/Why the Twitter CEO Brought a Culty Menswear Account Back to Life

Why the Twitter CEO Brought a Culty Menswear Account Back to Life

Four Pins logo

Illustration by Megan Tatem

When you convince a fellow jawnz enthusiast.

Over the past month, diehard menswear fans may have noticed a gaping hole in their Twitter timelines: gone were the shitposting, menswear memes, and layered long-running jokes rendered in near-indecipherable Fuccboi-ese. The cause of this absence was the suspension of the beloved account belonging to once-upon-a-time blog Four Pins, likely the first account to eclipse 200,000 followers by constantly posting tweets like, “when u spy a fellow jawnz enthusiast” or “when ur most swagless homie cops ur grail.” Even the account’s founder Lawrence Schlossman (formerly founder of Four Pins, now a brand director at Grailed) thought that @Four_Pins was finished. And then, all of a sudden, it wasn’t: on Friday, the account returned to life. All it took was a determined raw denim retailer, six phone calls, three emails, and the Twitter founder’s love of menswear.

But first, let’s backtrack: the Four Pins account was suspended around a month ago after photographers complained that their photos of some of the account’s darlings—Jonah Hill, John Mayer, Shia LaBeouf—were posted without permission. Four Pins received and refused to comply with several DMCA (Digital Millennium Copyright Act) takedown notices, and eventually, Twitter finally took the account down. At that point, Four Pins’ outlook was grim. Schlossman made his peace and said last rites. “Everyone kept telling me I had to go through all these official channels (counter-claims, maybe get a lawyer, give out my private information, etc) which didn’t seem worth it to me,” he tells me over email.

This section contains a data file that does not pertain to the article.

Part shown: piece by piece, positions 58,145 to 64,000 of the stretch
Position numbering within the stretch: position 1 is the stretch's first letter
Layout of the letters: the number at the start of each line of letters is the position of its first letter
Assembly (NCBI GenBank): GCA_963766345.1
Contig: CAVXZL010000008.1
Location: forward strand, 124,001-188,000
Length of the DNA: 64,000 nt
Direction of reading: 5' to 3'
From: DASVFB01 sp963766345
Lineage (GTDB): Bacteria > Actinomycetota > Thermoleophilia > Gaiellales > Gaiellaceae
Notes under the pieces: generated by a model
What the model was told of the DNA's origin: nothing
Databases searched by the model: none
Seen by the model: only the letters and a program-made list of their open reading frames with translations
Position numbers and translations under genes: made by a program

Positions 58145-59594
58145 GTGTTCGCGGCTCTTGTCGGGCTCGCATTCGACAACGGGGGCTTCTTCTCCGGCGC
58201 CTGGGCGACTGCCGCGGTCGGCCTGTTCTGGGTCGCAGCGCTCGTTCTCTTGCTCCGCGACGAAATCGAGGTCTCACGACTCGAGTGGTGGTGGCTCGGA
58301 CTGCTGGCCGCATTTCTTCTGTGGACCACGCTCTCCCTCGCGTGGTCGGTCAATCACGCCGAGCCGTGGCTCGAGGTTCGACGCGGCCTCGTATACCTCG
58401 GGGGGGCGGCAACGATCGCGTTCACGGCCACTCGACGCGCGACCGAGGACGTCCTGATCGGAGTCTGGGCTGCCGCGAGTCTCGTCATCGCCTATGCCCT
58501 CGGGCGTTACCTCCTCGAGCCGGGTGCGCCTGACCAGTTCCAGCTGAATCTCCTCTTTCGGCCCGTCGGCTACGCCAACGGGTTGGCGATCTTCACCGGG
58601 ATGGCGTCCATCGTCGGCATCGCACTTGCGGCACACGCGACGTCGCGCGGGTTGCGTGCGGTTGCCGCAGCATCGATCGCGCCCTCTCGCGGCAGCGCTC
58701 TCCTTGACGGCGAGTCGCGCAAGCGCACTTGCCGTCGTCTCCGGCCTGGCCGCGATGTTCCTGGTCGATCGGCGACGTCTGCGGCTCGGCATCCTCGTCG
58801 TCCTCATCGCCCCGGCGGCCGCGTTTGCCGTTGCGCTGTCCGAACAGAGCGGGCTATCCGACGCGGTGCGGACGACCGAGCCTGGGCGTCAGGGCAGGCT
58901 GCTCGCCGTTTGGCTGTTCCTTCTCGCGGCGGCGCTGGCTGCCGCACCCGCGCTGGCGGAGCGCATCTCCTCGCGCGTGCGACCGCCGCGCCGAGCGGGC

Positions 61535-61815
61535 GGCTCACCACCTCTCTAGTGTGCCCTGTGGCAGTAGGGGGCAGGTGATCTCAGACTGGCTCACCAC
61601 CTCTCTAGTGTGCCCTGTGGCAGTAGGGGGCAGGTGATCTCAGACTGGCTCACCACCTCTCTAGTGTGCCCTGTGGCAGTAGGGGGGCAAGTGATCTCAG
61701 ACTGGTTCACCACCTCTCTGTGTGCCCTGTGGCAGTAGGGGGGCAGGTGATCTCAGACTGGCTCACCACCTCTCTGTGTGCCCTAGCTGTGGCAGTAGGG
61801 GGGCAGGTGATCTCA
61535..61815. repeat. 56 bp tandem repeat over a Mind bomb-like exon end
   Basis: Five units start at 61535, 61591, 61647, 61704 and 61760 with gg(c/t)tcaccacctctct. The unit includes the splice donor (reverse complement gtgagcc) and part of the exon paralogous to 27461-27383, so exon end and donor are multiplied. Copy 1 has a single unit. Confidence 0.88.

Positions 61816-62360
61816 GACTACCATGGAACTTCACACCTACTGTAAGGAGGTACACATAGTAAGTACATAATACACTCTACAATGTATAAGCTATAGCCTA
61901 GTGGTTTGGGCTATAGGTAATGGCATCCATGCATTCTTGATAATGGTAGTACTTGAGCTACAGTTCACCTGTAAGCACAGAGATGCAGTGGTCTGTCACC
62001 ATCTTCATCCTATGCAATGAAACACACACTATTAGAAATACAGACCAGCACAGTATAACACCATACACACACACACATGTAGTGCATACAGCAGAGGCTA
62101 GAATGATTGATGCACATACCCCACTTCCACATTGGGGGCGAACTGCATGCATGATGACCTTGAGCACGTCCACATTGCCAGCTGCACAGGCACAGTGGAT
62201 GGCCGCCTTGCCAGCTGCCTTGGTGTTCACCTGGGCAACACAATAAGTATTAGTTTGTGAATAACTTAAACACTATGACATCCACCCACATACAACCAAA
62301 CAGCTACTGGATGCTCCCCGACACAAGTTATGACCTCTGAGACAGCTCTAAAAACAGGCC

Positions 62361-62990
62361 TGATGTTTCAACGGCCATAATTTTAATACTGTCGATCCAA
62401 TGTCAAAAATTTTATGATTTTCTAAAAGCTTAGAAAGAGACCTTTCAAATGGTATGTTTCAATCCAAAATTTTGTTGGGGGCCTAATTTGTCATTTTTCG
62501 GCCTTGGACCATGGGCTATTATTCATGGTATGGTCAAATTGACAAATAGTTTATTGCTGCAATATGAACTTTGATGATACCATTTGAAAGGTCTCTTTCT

Babzani, it turns out, happens to be friends with the very jawnz enthusiast with the power to resuscitate the Four Pins account: Twitter co-founder and CEO Jack Dorsey. He says that he’s been friends with Dorsey for 13 years now, and took it upon himself to get Four Pins back on the timeline. Dorsey, perhaps alone among his All birds-wearing Silicon Valley brethren, was ready to listen. He is, after all, one of us—a nose-ringed menswear nerd known to wear head-to-toe Rick Owens outfits. (Or in Four Pins parlance, ‘fits/fire jawnz/RO drip.)

According to an email, Babzani wrote Schlossman, it took six phone calls with Dorsey and three emails to convince the founder that Four Pins was worth saving. (We reached out to Twitter when the news broke Friday and did not immediately hear back.) The calls concerned—of course—Rick Owens, but also “how important of a voice that account was to the fashion industry that we’re in,” Babzani writes over email. (Where, oh, where else can someone on Twitter engage in Jonah Hill fit watch 2k19?)

It might seem funny that Four Pins can inspire such passion—that, aware of all Twitter’s legion issues, Babzani decided to crusade for this particular cause. For many guys, though, Four Pins was the blog-turned-Twitter that helped make menswear more approachable by turning it into one massive joke—the sort you wanted to be in on. “With Four Pins you have a voice which pokes fun at the seriousness of fashion and streetwear,” Babzani says when I ask him why the account’s important to him. “It’s good to be reminded that they’re just clothes and that nothing should be taken as seriously as how the press writes about fashion most of the time. It was important to try to work on unlocking their account as it would have been a sad thing to lose that voice in our scene.” Some of this must have gotten through to Dorsey. “He said he’s going to work on it, and bam, the account is back,” Babzani says.

Babzani tells me he’s already heard from guys who want to know why he didn’t leverage his relationship with Dorsey into, say, getting Nazis banned, instead. Twitter has been resistant to that plea, and resuscitating @Four_Pins happened to be the item within Babzani’s power. And now, when you see a tweet calling out swagless homies, praising Hill’s latest look, or initiating fit battles, you’ll have Dorsey’s love of raw denim to thank.


GQ Editors on Their menswear Addictions